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There has been some talk in the news media recently about the compensation of university presidents, one in particular. So the Arkansas Times asked the presidents and/or chancellors of all the public four-year institutions, as well as the presidents of the two university systems, about their compensation. We specifically asked for “the salary that is set by statute, bonuses and allowances (housing, automobile, etc.) given by governing boards, supplements from private sources such as university foundations, and any other compensation.”
A more detailed accounting is underway by the state Higher Education Department as a result of recent controversy over pay and bonuses extended to Lu Hardin, president of the University of Central Arkansas. The state's institutions are due to submit full reports to the department this week.
Here is the information provided to the Times by their offices. Some provided more than others. The information does not include health insurance and other benefits that are available to all employees of the institution.
Arkansas State University System and Arkansas State University at Jonesboro, the largest campus in the ASU system and the only four-year institution: Les Wyatt, president of the ASU System, has a line-item salary of $177,514, which is increased as authorized by statute by 25 percent to make total compensation of $221,892. Robert Potts, chancellor of Arkansas State University-Jonesboro, has a line-item salary of $164,963, which is increased as authorized by statute by 25 percent to make compensation of $206,203. Potts receives additional compensation from private funds of $20,000, making total compensation $226,203. Neither Wyatt nor Potts receives any bonuses. Both are provided housing and automobiles. Enrollment at Jonesboro in the fall of 2007 was 9,000. Enrollment in the ASU System, including Jonesboro, was 13,265.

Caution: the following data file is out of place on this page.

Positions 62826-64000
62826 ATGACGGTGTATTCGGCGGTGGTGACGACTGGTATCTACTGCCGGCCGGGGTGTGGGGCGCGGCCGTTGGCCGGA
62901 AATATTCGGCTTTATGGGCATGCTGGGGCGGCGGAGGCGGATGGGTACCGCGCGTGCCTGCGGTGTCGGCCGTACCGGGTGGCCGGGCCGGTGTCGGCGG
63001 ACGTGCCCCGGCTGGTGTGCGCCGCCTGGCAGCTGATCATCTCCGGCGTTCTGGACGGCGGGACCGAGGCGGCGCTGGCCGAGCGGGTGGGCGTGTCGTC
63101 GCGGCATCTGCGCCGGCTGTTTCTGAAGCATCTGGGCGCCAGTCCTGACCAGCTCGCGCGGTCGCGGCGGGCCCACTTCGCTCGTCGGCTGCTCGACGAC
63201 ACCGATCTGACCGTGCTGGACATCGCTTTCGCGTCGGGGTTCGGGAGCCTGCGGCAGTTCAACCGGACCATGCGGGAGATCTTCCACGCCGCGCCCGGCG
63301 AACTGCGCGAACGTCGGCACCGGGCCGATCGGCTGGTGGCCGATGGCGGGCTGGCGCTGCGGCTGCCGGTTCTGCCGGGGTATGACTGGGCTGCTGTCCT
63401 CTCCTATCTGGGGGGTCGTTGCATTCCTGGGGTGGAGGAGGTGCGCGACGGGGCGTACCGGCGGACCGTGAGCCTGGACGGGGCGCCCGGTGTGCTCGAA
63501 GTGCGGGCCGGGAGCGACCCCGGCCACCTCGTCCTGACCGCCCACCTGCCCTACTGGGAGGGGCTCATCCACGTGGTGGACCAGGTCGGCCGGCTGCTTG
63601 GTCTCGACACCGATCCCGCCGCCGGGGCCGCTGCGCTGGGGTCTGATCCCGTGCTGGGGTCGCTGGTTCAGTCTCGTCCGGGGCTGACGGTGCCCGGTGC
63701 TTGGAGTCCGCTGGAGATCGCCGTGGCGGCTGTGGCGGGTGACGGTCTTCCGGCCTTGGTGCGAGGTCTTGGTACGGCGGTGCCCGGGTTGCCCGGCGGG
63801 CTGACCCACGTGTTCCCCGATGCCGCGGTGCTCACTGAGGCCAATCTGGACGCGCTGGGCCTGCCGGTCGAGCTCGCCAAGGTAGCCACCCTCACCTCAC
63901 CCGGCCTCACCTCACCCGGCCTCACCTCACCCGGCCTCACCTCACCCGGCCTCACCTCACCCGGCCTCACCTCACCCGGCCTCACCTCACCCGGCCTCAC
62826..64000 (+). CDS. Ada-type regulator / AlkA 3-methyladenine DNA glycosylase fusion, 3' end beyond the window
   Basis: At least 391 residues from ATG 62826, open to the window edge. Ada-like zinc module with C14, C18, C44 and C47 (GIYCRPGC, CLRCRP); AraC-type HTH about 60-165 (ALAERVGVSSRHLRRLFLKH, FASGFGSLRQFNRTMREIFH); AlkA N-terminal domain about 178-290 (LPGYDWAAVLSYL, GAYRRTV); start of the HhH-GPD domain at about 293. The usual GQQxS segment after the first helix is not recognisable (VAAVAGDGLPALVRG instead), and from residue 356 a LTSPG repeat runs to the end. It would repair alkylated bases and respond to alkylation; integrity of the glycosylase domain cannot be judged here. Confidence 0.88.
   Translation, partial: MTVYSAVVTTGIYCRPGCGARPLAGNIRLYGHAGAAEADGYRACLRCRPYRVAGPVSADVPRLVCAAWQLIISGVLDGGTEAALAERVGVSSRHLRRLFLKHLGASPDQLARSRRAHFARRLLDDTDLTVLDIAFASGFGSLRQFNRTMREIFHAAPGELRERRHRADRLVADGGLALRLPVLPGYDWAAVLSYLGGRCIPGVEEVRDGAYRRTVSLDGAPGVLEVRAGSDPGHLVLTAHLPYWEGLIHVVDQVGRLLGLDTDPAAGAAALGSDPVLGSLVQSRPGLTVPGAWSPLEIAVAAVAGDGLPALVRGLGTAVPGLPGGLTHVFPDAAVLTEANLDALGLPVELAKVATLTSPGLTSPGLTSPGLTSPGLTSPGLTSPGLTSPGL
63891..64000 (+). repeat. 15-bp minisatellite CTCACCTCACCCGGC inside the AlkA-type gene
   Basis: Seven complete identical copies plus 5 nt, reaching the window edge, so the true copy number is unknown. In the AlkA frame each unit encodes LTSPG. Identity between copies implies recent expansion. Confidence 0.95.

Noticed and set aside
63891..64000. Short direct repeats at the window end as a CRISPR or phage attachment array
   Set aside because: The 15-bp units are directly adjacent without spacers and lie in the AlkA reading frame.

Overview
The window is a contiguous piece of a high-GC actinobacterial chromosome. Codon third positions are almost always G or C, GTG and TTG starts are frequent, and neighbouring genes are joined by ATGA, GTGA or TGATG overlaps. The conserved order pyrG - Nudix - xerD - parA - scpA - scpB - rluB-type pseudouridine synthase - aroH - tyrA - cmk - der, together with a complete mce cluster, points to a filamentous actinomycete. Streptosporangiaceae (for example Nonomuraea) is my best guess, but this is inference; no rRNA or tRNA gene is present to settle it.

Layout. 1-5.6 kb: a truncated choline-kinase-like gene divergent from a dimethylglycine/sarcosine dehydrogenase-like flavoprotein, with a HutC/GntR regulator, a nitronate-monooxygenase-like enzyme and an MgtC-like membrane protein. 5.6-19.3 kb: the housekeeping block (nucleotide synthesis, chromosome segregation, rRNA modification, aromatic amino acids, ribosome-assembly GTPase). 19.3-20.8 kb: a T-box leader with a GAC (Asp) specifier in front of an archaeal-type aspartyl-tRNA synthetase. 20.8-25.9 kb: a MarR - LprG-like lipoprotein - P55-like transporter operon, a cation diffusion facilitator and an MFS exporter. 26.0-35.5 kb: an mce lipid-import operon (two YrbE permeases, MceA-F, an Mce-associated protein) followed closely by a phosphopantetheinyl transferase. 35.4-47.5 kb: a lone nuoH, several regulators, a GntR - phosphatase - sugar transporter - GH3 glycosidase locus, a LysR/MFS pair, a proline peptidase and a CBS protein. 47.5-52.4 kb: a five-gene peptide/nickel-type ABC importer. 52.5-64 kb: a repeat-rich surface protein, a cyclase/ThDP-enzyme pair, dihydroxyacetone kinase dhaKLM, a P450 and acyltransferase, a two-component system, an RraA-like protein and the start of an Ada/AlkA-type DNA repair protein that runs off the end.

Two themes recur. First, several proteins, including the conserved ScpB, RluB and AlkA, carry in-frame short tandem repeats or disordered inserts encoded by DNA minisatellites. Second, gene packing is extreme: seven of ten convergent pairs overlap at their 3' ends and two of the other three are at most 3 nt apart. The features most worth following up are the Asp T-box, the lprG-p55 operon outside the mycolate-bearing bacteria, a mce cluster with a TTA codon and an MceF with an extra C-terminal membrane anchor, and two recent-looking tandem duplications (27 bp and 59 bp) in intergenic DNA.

Arkansas Tech University at Russellville: Robert C. Brown, president. Salary by statute is $158,078 and total compensation is $197,597, including the 25 percent above line-item that is authorized by state law. A housing allowance of $18,000 a year. A state-owned automobile for official use. “In 2006 the Arkansas Tech University Foundation independently established a deferred compensation plan for Dr. Brown's benefit in retirement. He has received no payments from this fund and may not do so until 2012. All funds included in this plan are strictly from private donations raised solely for this purpose, and the plan is not yet fully funded.” Enrollment is 6,446.
Henderson State University at Arkadelphia: Charles L. Welch, president. Line-item salary is $158,078 and total compensation is $185,000, including the 25 percent salary adjustment and deferred compensation. He's required to live in an on-campus residence; the university provides utilities, maintenance, housekeeping and landscaping. The university provides an automobile also. Deferred compensation of $10,000 a year is to be paid at the end of five years' service. The university pays the cost of membership in any civic organization he chooses to join; private funds may be used for this purpose, if available. Reimbursement is provided for entertaining on behalf of the university, both inside and outside the official residence (membership in the Little Rock Club, for example, and meals associated with official university functions). Both public and private funds may be used for this purpose. Enrollment is 3,118.
Southern Arkansas University at Magnolia: David Rankin, president. Salary is $172,140. SAU provides a car and a $15,600 housing allowance. A $25,000 expense account is provided by private sources. Enrollment is 2,733.
University of Arkansas System: B. Alan Sugg, president. Annual salary is $289,170 ($243,222 from state funds; $45,948 from the University of Arkansas Foundation). The university provides a house and an automobile. “At its meeting Jan. 30, 1998, the UA Board of Trustees publicly authorized the board chairman to request the University of Arkansas Foundation enter into a deferred compensation agreement with President Sugg. Per the board chairman's request, the foundation has made annual payments of private funds to a deferred compensation account for Sugg for the past 10 years. Most recently, in fiscal year 2007-08 the foundation provided $150,000 to that account. Any deferred compensation payment made for the president in 2008-09 and future years will be done so by public vote of the Board of Trustees.” Total enrollment in the UA System is 41,687.
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